These Middle School Students Want To Talk Openly About Periods The middle school winners of the NPR Student Podcast Challenge offer their perspective on why talking about something so natural is so taboo — and why that's silly.

Periods! Why These 8th-Graders Aren't Afraid To Talk About Them

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Earlier this year, NPR invited students across the country to create a podcast about anything they wanted and to enter it in NPR's Student Podcast Challenge. Teachers helped them. We got 6,000 entries. This morning, we have one of our two winners. It's from a group of eighth-grade girls in the Bronx. From Bronx Prep Middle School, NPR's Elissa Nadworny has the story.

ELISSA NADWORNY, BYLINE: It took the girls a few meetings to figure out what they wanted to talk about.

ASHLEY AMANKWAH: At first, we thought we were going to do immigration or talk about the LGBTQ.

CAROLINE ABREU: A few of us were on our periods at the time...

ASHLEY: Yeah, we were.


CAROLINE: And so we were talking about, like - you were like, oh, my God. This happened today.

KASSY ABAD: We were all just ranting. And then we were like, why don't we just talk about that?

NADWORNY: Without realizing it, they had landed on a winning idea. They called their podcast "Sssh! Periods," the creation of seven 13- and 14-year-olds - middle-schoolers who come from different friend groups and different backgrounds. Their families are from places like Ghana, the Dominican Republic and Puerto Rico. And together, on Thursdays after school, they researched, wrote, recorded and edited their podcast. Here's students Jasmin Acosta and Litzy Encarnacion.


JASMIN ACOSTA: Sixty-seven percent of female students polled at Bronx Prep Middle School said that they feel uncomfortable discussing their periods at school because it's not anybody's business.

LITZY ENCARNACION: We're still in middle school at this point, but the problem gets even larger when we take it out into the community, when it's grown women trying to support their families.

NADWORNY: The podcast gets into the stigma of talking about periods, the many code words we use for it and the stress of the pink tax - that's when products geared towards women are more expensive.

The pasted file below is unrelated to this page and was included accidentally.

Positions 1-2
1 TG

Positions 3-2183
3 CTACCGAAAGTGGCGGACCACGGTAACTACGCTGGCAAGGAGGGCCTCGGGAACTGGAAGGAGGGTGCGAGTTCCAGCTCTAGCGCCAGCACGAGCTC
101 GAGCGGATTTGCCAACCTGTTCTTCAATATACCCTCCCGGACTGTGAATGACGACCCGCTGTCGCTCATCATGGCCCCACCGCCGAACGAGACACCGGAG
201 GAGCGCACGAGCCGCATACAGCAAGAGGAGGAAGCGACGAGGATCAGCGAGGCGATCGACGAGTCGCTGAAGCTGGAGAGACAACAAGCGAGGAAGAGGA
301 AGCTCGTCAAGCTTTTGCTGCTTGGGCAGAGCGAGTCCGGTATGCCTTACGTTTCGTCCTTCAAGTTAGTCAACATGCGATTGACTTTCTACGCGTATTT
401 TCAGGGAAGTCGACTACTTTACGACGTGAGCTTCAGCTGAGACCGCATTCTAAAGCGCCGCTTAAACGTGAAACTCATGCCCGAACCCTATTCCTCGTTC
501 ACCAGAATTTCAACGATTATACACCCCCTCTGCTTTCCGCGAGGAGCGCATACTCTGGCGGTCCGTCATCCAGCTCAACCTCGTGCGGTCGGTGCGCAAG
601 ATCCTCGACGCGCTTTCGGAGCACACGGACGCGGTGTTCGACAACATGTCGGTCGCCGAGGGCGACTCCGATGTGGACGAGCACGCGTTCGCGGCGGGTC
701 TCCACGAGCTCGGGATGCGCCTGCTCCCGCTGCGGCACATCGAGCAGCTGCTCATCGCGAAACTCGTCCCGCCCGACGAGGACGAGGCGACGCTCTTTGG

JASMIN: Low-income women struggle to meet basic necessities because they don't have the resources to take care of themselves and their bodies.

NADWORNY: The girls drew on their own experience with periods. Eighth-grade podcaster Ashley Amankwah explains.

ASHLEY: The boys, especially in our class - it's like they always make fun of periods. Even the teachers, they feel something wrong about periods.

NADWORNY: When they were making the podcast, the girls say some of their teachers would make a face or get squirmy when they learned about their topic. When they'd meet after school, they'd be constantly moving to different classrooms, trying to find quiet spaces where they could openly talk about trying to hide a tampon in their tight jean pockets or bleeding through their pants, all without making the staff feel uncomfortable. Their middle school, nestled among apartment buildings in the South Bronx, is not the most period-friendly place, they say. Thirteen-year-old Kathaleen Restitullo brings us to the girls bathroom...


NADWORNY: ...And reads from a flyer taped to a stall door.

KATHALEEN: OK. It says (reading) how to properly dispose feminine products.

The first one's - do make sure no one views or handles products. It's not even saying the word pad. It just says product. Just, like, don't let anyone see that you are on your period.

NADWORNY: Fourteen-year-old Raizel Febles doesn't want to hide her period anymore.

RAIZEL FEBLES: Like, oh, you're on your period, but you're not really supposed to mention it. You're supposed to keep it a secret. And you kind of are shamed for having it, which sucks because it's something so natural and so normal. And it happens to every woman.

NADWORNY: There's even a schoolwide code word so girls don't have to say pad or tampon. Instead, they have to call it marshmallow.